Truth in plea bargaining
So I got a brochure last week from Judge Donnelly over at the Common Pleas court. As you can see, it's a panel discussion on plea bargaining. The judge asked me to get out the word, so I just sort of have.
Donnelly's become a strong advocate for "truth in plea bargaining," which basically requires a factual basis for a plea. He was rebuffed last year in his effort to amend the rules to require that, but if you want your client to plead guilty to felonious assault instead of gross sexual imposition so he can avoid the sex registration requirements, don't expect to do it in Donnelly's room.
His outrage over this was only increased by a recent case he handled. A guy we'll call Bill had been charged twenty years ago with a bunch of counts of child rape, kidnapping, and gross sexual imposition. A couple of days into trial, the State agreed to let Bill plead to a single count of misdemeanor assault.
That's right. Misdemeanor assault.
Fast forward twenty years, and Bill has come back into court, trying to expunge that assault conviction. The State opposes it. Why? Not because Bill has been in and out of trouble with the law since then; he hasn't even been arrested.
No, under the law you can't have a conviction expunged if it involved a victim who's a minor.
Donnelly went nuts, and told the prosecutors that he was going to vacate the plea, the prosecutors said they would appeal, but they blinked first: the plea was vacated.
And I'm sure that was on his mind when he wrote this description of the issue to be addressed:
In today's criminal justice system, very few cases go to trial. Instead, most cases are resolved through a plea bargaining process by which the accused plead guilty -- even for crimes they didn't commit -- to avoid a trial and lengthy prison sentence. Ninety-four percent of felony convictions at the state level and 97 percent of felony convictions at the federal level are the result of plea bargains. This practice contributes to the rise of mass incarceration of the poor and minorities in the U.S.
I bolded that part, but I think it's the key phrase: that's what Bill wound up doing. Imagine if a lawyer walked up to you tomorrow and the two of you had the following conversation:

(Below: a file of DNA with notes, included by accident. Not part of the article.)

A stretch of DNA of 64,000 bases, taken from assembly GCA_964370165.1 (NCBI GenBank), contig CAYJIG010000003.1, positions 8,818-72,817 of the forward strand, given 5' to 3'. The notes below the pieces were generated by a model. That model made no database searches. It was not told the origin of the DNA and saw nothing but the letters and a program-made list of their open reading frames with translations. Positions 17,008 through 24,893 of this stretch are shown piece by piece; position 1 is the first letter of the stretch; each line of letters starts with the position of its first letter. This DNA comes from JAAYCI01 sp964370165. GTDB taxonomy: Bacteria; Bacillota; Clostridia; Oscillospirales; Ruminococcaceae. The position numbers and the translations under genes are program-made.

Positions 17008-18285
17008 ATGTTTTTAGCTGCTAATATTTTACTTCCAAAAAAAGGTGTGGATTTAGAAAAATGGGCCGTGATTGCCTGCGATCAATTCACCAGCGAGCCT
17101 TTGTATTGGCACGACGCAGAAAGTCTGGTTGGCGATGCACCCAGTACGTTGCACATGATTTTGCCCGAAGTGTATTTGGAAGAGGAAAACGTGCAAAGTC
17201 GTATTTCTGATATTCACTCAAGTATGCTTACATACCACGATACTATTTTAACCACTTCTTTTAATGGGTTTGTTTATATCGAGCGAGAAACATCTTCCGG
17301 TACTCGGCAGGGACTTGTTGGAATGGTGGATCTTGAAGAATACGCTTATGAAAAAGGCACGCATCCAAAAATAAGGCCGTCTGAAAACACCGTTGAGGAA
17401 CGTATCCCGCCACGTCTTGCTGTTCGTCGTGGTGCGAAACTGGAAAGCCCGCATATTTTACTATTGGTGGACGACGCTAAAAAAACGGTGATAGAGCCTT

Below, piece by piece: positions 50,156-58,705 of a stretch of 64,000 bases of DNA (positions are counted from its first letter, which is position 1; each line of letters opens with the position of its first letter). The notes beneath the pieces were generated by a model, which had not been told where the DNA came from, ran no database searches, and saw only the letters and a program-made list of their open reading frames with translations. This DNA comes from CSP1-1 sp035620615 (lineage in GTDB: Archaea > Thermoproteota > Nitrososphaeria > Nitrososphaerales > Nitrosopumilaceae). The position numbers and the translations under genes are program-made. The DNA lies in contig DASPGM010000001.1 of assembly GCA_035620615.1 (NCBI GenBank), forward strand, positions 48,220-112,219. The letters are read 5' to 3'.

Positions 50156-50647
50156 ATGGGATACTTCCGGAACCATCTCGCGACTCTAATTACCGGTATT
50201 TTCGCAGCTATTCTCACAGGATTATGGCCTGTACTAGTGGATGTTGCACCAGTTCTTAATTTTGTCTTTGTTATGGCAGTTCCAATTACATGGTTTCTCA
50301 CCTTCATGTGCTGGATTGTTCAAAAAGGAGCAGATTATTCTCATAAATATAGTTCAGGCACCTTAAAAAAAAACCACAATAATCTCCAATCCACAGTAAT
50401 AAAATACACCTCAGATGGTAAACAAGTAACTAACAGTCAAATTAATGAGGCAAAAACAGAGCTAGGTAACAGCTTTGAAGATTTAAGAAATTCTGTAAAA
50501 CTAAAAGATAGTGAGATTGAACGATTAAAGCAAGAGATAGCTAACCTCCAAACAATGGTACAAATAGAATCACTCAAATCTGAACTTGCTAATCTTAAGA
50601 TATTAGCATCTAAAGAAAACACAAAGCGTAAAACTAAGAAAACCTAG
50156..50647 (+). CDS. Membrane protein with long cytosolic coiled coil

HIM: Boy, had a tough one in Cramer's room the other day. Trial on a buncha kiddie rapes.
YOU: Yeah, how'd it go?
HIM: Oh, I worked out a deal, he pled to misdemeanor assault, no fine, no costs, no probation, walked out the door.
You would go home, build a shrine to that attorney, and pray in front of it every night that you'll grow up to be a lawyer that good.
And neither you nor he will give a passing thought to the great likelihood that Bill didn't do anything, or that, in any event, the State was several lightyears away from proving that he did.
You don't think about that because you have to take that deal, and the reason why comes in the phrase right after the bolded one: to avoid a trial and lengthy prison sentence.
Well, why would he be facing a lengthy prison sentence? Because the legislature keeps passing harsher laws. Yes, HB 86 was passed in 2011 with the avowed purpose of reducing the prison population and thus saving the state money. But that didn't last long: "mandatory" probation became "discretionary" probation the next year because judges squawked. And the legislature added crimes like being in a criminal gang, or being a "violent offender," and just added new firearm specs as well.
"Avoiding a trial" is part of that, too. In two decisions this year, the Supreme Court has essentially told judges, "Yes, you can impose additional prison time on a defendant if he goes to trial, just don't spend much time talking about it." And that's where appellate review of sentencing comes in -- or doesn't. I've been doing this blog a number of years now, and I've read God knows how many sentencing cases. I can count the number of times I've seen a sentence thrown out for something other than a technicality - the judge didn't make the findings for consecutive sentences, say - on the fingers of two hands, and I'm not sure I'd need the second. Whatever sentence a judge sticks you for in common pleas court is 99% guaranteed to be affirmed.
Finally, there's the little matter of the prosecutor overindicting; their policy is to charge the defendant with the most serious offense possible. How likely they are to be able to prove it seems to take a back seat in the calculus. I had a recent case where my client, not having committed a single legal transgression in her 74 years on earth, found herself charged with attempted murder for throwing a brick at her husband. It missed; she pled to misdemeanor assault.
See, here's the thing. Nothing I wrote about in the last three paragraphs is going to change if we go to "truth-based" pleas. The laws aren't going to become less severe. Nobody's going to tell judges that whatever sentence they were going to give on a plea, they have to give after a trial. The prosecutor's office isn't going to hire three or four extra lawyers to spend more time in the grand jury room making sure that the indictment is based on some actual evidence.
The defendant's ability to resolve a case by using some creative plea bargaining is one of the weapons in his arsenal. And given everything arrayed against him, it's a weapon he needs.